Scared / Excited


“Be careful what you wish for” are the words going through my mind right now. 

A few months ago I went to see a film in Bristol called “Walk With Me”, a documentary about the Zen Buddhist Thich Nhat Hahn, and a experiential journey through mindfulness which left me awe-struck. 

I was in a dream-like state afterwards and standing in line for the loos at the end of the film, I realised I wasn’t the only one.

Everyone had a kind of dazed look on their faces (happy-dazed, I must add), and there was this weird scenario of people smiling at each other, with a shared sense of connection – something I rarely experience in public places, especially in big cities.

It was the magic of the film, and when I saw they were looking for places to hold screenings around the country, I was inspired. I knew the perfect place. The Powderham estate. Charlie and AJ would love it, it’s right up their street, I thought. 

Luckily I knew the perfect partners to screen the event, my old buddies Simon and Stu, from Pop-Up Events, who hold outdoor cinema events all over the area.

I set up a meeting and presented my idea to the group, without really thinking too much about who was going to head it up and make it happen. It turns out that “who” was me. 

Before I knew what was happening, it was on, and I’m running An Evening of Zen at Powderham Castle this Friday. I’m excited, but at the same time, I’m terrified as I’ve never done anything this big before and it’s quite a responsibility.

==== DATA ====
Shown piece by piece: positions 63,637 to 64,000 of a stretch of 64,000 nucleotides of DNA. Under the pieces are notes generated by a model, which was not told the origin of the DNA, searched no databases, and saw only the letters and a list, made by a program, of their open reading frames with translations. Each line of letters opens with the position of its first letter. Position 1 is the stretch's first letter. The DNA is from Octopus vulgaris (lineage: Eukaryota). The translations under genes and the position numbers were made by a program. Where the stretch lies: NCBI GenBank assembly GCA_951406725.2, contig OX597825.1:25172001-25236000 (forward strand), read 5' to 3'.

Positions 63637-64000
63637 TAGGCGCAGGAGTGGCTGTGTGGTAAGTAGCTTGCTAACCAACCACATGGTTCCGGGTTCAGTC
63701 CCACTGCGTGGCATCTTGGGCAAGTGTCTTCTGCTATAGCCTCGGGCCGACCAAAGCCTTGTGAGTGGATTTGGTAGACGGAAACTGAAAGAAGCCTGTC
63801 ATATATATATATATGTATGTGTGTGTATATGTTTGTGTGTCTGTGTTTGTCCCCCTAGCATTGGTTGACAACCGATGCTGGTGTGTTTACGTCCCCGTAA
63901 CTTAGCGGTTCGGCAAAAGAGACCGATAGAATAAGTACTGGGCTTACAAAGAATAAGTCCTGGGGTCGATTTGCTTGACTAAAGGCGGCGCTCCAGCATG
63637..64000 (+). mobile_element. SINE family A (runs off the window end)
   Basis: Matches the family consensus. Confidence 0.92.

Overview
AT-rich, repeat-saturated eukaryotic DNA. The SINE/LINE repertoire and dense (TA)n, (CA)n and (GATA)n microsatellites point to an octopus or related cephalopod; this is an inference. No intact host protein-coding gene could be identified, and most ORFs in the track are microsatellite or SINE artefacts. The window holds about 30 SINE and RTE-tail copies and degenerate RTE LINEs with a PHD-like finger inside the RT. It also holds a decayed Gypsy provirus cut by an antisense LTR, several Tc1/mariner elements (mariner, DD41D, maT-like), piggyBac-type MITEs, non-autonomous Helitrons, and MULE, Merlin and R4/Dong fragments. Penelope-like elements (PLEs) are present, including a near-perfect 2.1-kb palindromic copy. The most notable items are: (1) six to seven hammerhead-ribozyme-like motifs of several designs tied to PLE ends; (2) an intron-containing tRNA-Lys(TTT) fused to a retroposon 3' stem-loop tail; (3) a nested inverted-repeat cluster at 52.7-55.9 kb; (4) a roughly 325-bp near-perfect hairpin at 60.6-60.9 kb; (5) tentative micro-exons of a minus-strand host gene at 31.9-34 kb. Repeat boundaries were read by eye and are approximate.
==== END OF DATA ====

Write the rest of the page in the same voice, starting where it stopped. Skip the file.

I need 150 to even cover my costs, and although I’m two thirds there as I write this, it’s still a risk and a big deal as I want it to go well and for people to enjoy the experience as much as I did. I don’t want to mess it up. A fear we all have, I guess – the fear we haven’t met expectations. 

Managing my nerves, I’ve had to remind myself of what I say to myself before public speaking, which happens to be most days in my work, but it still gives me the heebie-jeebies every time. 

“Being excited and scared is the same physical sensation in the body”.

If I tell myself I’m excited, it gives it a positive connotation, and it’s more likely to go well than if I’m telling myself I’m nervous. What I’m feeling is the same physical reaction, whether its excitement or nerves. Yet I have the choice as to how to respond to it, and what meaning I attach to it. 

It’s all about taming that little monkey mind which tends to go riot when given a new challenge, one which takes us out of our comfort zone. All our doubts and fears come up, potential problems and worrying if we’ve got it right or not. 

Yet it’s these moments that remind us we’re alive, that tend to make life more fulfilling, and ultimately make us stronger. 

Another phrase pops into my head and i decide to keep this one:

“Life begins at the end of your comfort zone”. 

And I’m excited about that. Without this understanding of mindfulness, knowing how to observe my thought processes and make more conscious decisions, I would have still been in a blind panic, for sure. 

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